“I delivered my daughter at the clinic as I know that it is safe and easy. Everything went well during delivery, and I was well taken care of by the midwives and doctors.”
Information was obtained from project records made upon service delivery.
Estimated girls & women affected
Family members and attendants of pregnant women who sought antenatal care and delivery also received health education. From project records, the estimated number of indirectly affected is about 1,300.
Estimated community members affected
Since our last report, awareness of the project within the community has been strengthened through meetings with local health departments and the media. The volunteer base was expanded by a seven-day training session for 35 community volunteers, including auxiliary midwives. Training areas covered safe motherhood, family planning, male involvement in reproductive health, and more. Additionally, accurate reproductive health information has been routinely shared through quarterly outreach sessions. Within the year, there was an increase in antenatal care provided and deliveries performed at the center. Coverage of the center was expanded to seven additional townships. Through a partnership with the Township Health Department and the National AIDS Programme (NAP), pregnant mothers seeking antenatal care had access to confidential counseling and Sexually Transmitted Infection screenings. IUD insertion has also been performed in collaboration with the Myanmar Medical Association and Population Services International.
Daw San San Maw, 38 years-old and mother of three, delivered a healthy baby at Daw Pon. This was the first time she gave birth at the clinic and there were no complications, a far cry from her last pregnancy which sadly ended in a still birth. Ma Lin Zarchi Win, a 24 year-old mother of four, recently gave birth at Daw Pon. “I delivered my daughter at the clinic as I know that it is safe and easy. Everything went well during delivery, and I was well taken care of by the midwives and doctors.”
Risks and challenges
As demand from the underserved communities is increasing, sustainability of the interventions after the end of the project will be a challenge.
What we’ve learned
With your generous support, the Maternity Home enhanced its ability to engage the surrounding community. Engaging the community helped increase the utilization of the center. Monthly coordination meetings with local authorities, communities, volunteers and partners led to increased awareness and smooth implementation of the project. Outreach sessions were also conducted with local communities. Those who attended the sessions shared the message with others which has led to increased use of family planning services. Employing community volunteers also contributed to increased utilization. Due to these efforts, men are becoming more involved by participating in health education sessions and by voluntarily coming for HIV testing.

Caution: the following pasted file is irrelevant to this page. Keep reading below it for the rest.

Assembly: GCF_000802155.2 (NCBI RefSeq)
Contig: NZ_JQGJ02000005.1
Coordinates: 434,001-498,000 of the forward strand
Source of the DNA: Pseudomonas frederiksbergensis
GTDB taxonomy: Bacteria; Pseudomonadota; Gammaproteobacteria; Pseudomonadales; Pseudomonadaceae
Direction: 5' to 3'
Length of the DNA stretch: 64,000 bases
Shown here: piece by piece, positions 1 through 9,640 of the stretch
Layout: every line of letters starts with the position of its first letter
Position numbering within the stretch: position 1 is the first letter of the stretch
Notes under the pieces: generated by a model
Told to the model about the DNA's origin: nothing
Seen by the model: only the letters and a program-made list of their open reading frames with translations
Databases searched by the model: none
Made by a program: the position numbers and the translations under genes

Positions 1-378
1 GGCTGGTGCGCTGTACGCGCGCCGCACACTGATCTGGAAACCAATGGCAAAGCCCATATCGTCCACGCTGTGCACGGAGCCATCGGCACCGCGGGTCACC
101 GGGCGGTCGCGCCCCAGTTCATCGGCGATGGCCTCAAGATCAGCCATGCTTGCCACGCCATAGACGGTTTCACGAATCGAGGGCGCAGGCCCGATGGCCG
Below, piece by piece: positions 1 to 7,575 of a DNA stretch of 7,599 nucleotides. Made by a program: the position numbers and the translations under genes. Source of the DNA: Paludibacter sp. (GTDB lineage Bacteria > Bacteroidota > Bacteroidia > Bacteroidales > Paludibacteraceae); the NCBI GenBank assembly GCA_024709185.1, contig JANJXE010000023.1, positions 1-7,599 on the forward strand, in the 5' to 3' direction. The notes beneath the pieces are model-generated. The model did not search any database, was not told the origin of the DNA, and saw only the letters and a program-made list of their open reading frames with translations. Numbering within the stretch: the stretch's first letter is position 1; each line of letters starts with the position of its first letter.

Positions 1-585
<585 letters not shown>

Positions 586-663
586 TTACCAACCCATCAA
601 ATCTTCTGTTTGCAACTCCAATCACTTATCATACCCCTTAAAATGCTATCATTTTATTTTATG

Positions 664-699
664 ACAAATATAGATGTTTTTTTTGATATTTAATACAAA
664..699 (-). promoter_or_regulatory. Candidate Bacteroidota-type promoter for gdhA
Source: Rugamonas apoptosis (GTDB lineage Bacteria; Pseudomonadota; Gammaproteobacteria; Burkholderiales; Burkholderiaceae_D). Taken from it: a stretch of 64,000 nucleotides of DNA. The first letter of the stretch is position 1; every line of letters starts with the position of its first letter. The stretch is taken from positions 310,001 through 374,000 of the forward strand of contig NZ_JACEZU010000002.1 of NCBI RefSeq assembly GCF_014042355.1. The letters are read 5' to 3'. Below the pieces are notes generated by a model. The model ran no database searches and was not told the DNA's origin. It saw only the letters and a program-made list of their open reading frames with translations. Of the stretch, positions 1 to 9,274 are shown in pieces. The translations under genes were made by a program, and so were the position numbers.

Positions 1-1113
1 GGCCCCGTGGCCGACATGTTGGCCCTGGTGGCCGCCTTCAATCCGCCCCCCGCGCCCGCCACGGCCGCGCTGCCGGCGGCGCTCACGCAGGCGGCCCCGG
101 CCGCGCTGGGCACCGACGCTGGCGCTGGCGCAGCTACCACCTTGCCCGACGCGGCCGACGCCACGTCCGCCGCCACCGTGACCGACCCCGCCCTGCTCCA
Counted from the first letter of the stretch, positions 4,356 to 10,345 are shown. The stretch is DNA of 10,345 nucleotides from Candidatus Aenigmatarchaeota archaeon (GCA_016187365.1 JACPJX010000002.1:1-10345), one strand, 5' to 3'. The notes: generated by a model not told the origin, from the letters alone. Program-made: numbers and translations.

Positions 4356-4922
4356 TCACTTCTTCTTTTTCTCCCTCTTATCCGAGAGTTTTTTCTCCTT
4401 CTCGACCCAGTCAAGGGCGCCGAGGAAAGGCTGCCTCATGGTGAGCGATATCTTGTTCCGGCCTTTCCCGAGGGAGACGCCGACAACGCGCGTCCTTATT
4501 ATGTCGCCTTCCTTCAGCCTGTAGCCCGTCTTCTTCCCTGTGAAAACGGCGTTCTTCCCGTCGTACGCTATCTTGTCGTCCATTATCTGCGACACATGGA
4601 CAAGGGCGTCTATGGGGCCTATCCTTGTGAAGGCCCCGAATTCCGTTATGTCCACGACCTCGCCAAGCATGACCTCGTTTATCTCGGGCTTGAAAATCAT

The Myanmar Maternal and Child Welfare Association is considering mobilizing funds from other sources, including the private sector.
Amount spent so far
Procurement of equipment and supplies
Cost for water tank, repairs
Referral cost for complicated cases
Staff and volunteer capacity building
IEC materials for Health Education
Monitoring and Evaluation
New beds will provide life saving postnatal care at Daw Pon
|Line Items||Original budget||Revised budget|
|Staff and Administration Costs||$ -||$9,600.00|
|Cost of water tank repairs||$10,700.00||$ -|
|Referral cost for complicated cases||$16,100.00||$ -|
|Procurement of Equipment and Supplies||$32,100.00||$29,300.00|
|Distribution cost||$ 3,200.00||$1,500.00|
|IEC Materials for Health Education||$ 5,400.00||$2,500.00|
|Development of Community Mobilization Tools||$ -||$2,000.00|
|Advocacy and Coordinating Meetings||$ -||$500.00|
|staff and volunteer capacity building trainings||$ 5,400.00||$3,680.00|
|Community outreach mobile services||$ -||$3,820.00|
|Client support for referral costs||$ -||$10,000.00|
|Client support for prenatal nutritional care||$ -||$5,500.00|
|Space for communal health education)||$ -||$4,500.00|
|Monitoring and Evaluating||$ 2,100.00||$2,100.00|
New beds will provide life saving postnatal care at Daw Pon
You provided the funding that is making it possible for UNFPA, the United Nations Population Fund, to change thousands of lives in the Yangon Region of Myanmar – the lives of pregnant women, their children, families and community members. We are delighted to inform you that the Daw Pon maternity home received the funds in August. As you may remember, the project was initially approved with $10,700 of the budget towards repairs to the maternity home’s water tank. Shortly before Daw Pon received your support, a local donor contributed the funds to repair the water tank. The tank was repaired and is now fully operational. All of the remaining activities identified in the original proposal are on track to be implemented between December, 2013 and July, 2014.
Risks and challenges